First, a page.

With a new and unique product like Leilo, it’s hard to convey our entire value proposition in a 10-second video on Instagram. Consumers need to try our flavors, feel Leilo’s effects, and learn about our story from the people who built the company. While we continue to advertise digitally, we’ve allocated an increasing amount of our marketing spend towards person-to-person interaction, with in-store demos, pop-ups throughout our key markets, and event sponsorships, to give consumers a more holistic relaxation experience.
At the end of the day, it’s not the number of followers on social platforms that carries you, but rather the loyal customer base you cultivate who will consistently pick your product up off the shelves. While I understand the urge to focus heavily on e-commerce and social media capital, you can’t forget about the human element of marketing and growth.
I’m happy to say that business is booming at the moment. With retail opening back up nationwide and the Leilo community expanding rapidly through both word-of-mouth and dedicated marketing efforts, we are poised for a huge back half of the year and explosive growth in 2022. Currently, we are on track to more than 10x revenue from last year and have a chance to crush that multiple if a couple of our potential large deals in the pipeline close as expected.
Over the past 6 months, my team has transitioned from being composed of a couple of hungry college students to industry professionals who have scaled major CPG brands throughout their careers. Back in the early days, it was just me and my three co-founders from college, struggling day-in and day-out to get this business off the ground. Now with 8 full-time employees and 30+ more sales reps and brand ambassadors across the country, we finally have the personnel and experience to start flying.
Over the next several quarters, we have a couple of primary goals. The first is to leverage the success we’ve seen in the NYC area into new markets, including California, Texas, and Florida. Another is to debut several functional-specific variants that meet the needs of specialty demographics. I am particularly excited for Leilo Luna, our melatonin-infused nighttime product, and Leilo Sport, a super low-calorie product with added electrolytes and amino acids for athletes post-workout.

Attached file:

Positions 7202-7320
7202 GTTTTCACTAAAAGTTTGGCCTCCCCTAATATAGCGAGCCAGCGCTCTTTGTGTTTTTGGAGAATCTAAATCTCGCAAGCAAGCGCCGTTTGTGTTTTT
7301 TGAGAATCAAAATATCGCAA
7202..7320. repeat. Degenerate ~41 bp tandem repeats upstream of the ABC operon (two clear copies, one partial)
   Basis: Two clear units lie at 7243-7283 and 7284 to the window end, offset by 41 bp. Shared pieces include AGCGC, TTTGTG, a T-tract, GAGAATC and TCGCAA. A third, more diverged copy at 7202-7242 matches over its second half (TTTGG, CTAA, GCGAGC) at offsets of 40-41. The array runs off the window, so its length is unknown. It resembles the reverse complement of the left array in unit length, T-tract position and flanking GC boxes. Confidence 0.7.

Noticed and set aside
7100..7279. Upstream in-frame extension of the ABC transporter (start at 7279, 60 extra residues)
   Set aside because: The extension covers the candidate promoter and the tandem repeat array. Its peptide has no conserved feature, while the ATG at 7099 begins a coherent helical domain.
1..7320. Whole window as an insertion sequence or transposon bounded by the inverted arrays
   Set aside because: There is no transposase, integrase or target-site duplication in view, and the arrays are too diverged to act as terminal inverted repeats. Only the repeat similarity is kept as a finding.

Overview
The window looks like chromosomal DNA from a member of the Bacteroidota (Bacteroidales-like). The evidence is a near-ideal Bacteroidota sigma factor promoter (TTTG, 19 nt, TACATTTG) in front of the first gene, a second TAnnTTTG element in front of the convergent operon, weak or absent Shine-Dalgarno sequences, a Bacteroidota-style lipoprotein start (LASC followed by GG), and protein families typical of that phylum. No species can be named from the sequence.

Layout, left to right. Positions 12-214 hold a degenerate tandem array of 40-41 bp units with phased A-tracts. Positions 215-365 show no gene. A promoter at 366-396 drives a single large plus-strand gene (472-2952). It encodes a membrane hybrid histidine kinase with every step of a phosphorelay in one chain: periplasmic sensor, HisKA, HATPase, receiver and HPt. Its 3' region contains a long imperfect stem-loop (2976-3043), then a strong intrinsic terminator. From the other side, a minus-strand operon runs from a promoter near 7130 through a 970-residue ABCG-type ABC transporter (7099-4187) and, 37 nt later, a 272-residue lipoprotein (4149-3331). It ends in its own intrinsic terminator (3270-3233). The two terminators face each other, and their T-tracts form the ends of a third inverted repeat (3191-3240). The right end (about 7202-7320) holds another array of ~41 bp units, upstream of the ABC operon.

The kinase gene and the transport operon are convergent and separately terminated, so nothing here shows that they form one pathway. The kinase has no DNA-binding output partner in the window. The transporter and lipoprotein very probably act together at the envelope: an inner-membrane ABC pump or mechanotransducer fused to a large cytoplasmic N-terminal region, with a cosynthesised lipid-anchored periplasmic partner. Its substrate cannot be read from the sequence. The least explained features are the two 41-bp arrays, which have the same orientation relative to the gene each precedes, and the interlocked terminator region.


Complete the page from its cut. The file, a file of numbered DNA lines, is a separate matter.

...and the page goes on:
Beyond that, we are constantly looking for ways to build our brand holistically and tap into other industries. If we are going to be known as the trusted brand in relaxation, we have to bring more to the table than simply our products. To this end, we are extremely excited to announce we’ve teamed up with NYCFC as their Official Relaxation Partner. Leilo is the first “relaxation partner” in professional sports sponsorship history. We’re also venturing into the music and live event space as the title sponsor of several festivals and concerts throughout the US.
My ultimate goal is for Leilo to be the “Red Bull of Relaxation,” a brand synonymous with relaxation itself. We have a long way to go, but, at least so far, I believe we’re off to a promising start.
A common mistake I see in food and beverage startups is an insistence on idealistic assets from day one. People want to get everything exactly right from the jump, even before they’ve tested their product out. If you’re Mark Anthony Brands of Anheuser-Busch, you can afford to spend tons of money on fancy focus groups and killer marketing campaigns even for a brand-new product. But this approach is bound to fail if you started like me with a very limited budget and unproven track record.
Scrappiness and ruthless self-criticism can take you a long way. Instead of a full-throttle launch, start small and controlled, leveraging your existing relationships for data collection. This sentiment is especially poignant for F&B startups as I’ve seen countless initial production runs go awry for brands, including my own. Young companies will commit to massive marketing spend and tie themselves to a major distribution partner only to see their first batch of products turn out subpar and, in some cases, unusable. The money is wasted and the distributor drops them, creating a tough situation to dig oneself out of. By placing all your eggs in one basket, you can kneecap your company’s entire future by overcommitting to a certain path when you’re not fully prepared for it in the first place. At Leilo, we always remind ourselves this: “slow is smooth, and smooth is fast.” It is far better in my opinion to exercise patient and cautious spending in these early stages than to go all-in and hope for the best possible outcome, which honestly rarely happens. Focus your efforts on connecting with a reasonable number of individual consumers instead of attempting to conquer an entire regional market all at once. Afford yourself multiple opportunities to make mistakes and learn from them—once you are unwaveringly confident in your personnel, product, and ability to persevere, then proceed at full force. While the cycle of development and redevelopment can be frustrating, you and your company will be better served by it in the long run.